Construction crews began installing massive steel gates at the Coon Rapids Dam as part of a $16 million upgrade to prevent Asian carp from spreading to the upper Mississippi watershed, the Star Tribune reports.
The gates will replace older, less effective rubber tube gates.
The goal is to install five gates on the Anoka County side of the dam by Dec. 1. Four more barriers on the Hennepin County side would be installed in the spring, the Star Tribune said.
ABC Newspapers says the Legislature approved funding for the rehabilitation project in the 2011 bonding bill.
About 130 miles southeast, a silver carp carcass was found near Winona -- the farthest north the invasive species has been spotted in the Mississippi River. The DNR suspects the invasive fish was attempting to leap over Lock and Dam 5.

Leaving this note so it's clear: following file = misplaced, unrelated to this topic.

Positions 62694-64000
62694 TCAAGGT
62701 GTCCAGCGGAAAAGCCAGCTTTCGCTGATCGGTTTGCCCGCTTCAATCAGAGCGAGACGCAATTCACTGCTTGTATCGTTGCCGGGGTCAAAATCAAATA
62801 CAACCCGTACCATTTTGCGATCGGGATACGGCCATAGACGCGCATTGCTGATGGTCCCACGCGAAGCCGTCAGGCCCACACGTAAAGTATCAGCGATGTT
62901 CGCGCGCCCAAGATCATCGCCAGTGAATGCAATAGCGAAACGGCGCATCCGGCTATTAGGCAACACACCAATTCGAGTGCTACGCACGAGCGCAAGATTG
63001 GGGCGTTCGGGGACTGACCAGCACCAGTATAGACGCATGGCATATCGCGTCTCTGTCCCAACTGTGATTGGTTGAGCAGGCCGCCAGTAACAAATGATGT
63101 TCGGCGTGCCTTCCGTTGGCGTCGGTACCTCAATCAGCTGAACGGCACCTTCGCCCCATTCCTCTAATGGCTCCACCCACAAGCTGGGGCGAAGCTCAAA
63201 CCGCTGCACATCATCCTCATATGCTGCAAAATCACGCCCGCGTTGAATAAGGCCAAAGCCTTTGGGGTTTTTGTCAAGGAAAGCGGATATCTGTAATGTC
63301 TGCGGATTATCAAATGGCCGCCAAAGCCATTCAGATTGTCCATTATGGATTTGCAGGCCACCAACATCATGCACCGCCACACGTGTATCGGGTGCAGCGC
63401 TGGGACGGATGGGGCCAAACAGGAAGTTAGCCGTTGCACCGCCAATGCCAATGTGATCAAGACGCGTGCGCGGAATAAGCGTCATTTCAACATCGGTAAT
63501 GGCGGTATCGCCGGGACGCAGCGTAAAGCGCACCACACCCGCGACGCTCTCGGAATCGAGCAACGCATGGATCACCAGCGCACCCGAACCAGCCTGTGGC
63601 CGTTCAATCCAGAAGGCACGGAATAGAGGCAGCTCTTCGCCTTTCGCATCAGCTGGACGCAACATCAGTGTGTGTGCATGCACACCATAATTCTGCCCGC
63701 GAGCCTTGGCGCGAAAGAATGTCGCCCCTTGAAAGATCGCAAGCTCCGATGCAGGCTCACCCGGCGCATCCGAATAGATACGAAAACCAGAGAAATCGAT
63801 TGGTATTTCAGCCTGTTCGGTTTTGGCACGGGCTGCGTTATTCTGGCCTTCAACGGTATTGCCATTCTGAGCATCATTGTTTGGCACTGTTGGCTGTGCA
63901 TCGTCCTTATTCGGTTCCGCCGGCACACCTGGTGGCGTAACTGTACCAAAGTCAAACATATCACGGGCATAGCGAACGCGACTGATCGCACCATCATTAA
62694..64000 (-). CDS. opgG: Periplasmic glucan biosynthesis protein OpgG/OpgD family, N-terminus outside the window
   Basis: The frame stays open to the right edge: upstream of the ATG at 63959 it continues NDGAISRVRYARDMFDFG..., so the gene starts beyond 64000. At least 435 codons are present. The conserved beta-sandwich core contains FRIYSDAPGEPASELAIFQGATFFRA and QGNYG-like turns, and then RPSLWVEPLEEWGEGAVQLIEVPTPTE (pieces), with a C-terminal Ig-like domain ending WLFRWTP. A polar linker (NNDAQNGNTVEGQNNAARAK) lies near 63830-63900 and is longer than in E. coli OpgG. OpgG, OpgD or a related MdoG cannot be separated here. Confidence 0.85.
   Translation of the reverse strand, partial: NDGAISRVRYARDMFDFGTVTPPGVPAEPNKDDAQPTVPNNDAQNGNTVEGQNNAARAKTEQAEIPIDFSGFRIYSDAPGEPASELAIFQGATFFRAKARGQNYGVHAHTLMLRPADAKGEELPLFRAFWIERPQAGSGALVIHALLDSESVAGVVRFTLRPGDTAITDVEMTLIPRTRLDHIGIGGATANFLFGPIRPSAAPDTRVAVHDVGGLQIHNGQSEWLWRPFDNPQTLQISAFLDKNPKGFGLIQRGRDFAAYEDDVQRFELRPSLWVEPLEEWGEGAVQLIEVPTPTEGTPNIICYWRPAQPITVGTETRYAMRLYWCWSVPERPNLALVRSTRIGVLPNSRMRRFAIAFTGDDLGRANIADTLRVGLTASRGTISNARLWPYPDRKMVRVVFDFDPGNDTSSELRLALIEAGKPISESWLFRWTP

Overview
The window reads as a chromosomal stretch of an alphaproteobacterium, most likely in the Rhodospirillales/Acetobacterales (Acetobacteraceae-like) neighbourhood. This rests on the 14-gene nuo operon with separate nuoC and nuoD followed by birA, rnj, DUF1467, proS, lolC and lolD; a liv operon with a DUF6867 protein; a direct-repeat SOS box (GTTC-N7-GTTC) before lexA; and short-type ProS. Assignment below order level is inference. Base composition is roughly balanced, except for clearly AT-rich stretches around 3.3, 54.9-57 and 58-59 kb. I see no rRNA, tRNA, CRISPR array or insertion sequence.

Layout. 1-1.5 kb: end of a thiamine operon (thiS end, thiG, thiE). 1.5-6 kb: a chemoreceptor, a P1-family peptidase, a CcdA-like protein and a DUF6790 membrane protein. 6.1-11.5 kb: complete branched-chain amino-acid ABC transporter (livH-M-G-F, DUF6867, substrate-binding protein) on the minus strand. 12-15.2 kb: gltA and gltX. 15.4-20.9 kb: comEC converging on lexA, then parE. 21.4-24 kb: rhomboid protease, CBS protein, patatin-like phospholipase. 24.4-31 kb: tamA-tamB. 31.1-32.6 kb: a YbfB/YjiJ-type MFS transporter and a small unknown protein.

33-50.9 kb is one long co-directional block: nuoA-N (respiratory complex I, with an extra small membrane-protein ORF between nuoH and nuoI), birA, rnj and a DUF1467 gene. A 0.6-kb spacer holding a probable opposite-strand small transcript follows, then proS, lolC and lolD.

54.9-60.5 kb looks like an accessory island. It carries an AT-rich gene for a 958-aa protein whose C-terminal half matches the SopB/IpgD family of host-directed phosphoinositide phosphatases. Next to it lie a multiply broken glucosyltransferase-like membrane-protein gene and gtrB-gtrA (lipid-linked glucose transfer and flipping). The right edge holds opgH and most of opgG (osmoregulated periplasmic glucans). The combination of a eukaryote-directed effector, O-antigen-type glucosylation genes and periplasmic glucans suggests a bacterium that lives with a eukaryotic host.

"We can control them," Duane Chapman, a fisheries expert who works for the U.S. Geological Survey's Environmental Research Center in Columbia, Mo., said at a speaking engagement in St. Paul earlier this month, according to MinnPost.
MinnPost reports promising research on invasive species control methods is underway, including an option that would involve carp-killing chemical "toxicants" that are relatively harmless to other fish.
Chapman says improvements to Mississippi River dams have proved effective in slowing the aquatic invaders' upstream migration.